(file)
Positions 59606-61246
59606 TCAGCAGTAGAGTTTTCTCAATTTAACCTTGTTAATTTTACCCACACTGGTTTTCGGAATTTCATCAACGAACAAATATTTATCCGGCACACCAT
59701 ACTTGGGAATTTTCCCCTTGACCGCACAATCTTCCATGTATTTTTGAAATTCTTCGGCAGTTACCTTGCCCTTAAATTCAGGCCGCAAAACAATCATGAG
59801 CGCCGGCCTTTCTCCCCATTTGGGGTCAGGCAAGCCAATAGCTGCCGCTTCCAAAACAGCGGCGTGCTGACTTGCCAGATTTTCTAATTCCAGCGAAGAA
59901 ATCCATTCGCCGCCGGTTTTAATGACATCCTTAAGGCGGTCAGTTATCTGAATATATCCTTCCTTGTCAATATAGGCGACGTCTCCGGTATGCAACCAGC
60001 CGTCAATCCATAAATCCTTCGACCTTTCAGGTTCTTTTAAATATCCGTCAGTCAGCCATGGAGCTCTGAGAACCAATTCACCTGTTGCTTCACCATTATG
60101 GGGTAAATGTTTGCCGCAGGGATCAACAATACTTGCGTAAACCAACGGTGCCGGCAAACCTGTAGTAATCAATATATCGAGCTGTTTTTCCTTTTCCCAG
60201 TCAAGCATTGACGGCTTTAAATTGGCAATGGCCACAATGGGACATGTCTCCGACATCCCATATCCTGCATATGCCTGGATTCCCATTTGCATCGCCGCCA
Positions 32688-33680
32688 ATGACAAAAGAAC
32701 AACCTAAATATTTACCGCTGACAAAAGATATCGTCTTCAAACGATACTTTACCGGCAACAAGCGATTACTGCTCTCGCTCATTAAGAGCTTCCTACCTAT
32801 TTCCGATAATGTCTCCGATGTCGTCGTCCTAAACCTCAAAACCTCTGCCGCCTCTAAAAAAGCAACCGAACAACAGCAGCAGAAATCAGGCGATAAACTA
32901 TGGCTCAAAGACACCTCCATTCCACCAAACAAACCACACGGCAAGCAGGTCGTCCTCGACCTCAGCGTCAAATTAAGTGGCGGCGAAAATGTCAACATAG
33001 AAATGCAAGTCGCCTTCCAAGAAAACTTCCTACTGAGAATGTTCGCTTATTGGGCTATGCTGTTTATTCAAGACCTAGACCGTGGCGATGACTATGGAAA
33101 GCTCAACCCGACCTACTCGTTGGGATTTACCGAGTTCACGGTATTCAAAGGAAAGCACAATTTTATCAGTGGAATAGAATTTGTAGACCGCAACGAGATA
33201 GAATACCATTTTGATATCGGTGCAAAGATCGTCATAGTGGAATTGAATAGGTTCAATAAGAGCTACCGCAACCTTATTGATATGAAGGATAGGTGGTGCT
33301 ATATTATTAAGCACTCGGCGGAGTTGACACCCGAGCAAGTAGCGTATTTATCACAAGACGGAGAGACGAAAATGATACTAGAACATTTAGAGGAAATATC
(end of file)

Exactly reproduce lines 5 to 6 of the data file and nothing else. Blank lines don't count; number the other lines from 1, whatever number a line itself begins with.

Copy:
59901 ATCCATTCGCCGCCGGTTTTAATGACATCCTTAAGGCGGTCAGTTATCTGAATATATCCTTCCTTGTCAATATAGGCGACGTCTCCGGTATGCAACCAGC
60001 CGTCAATCCATAAATCCTTCGACCTTTCAGGTTCTTTTAAATATCCGTCAGTCAGCCATGGAGCTCTGAGAACCAATTCACCTGTTGCTTCACCATTATG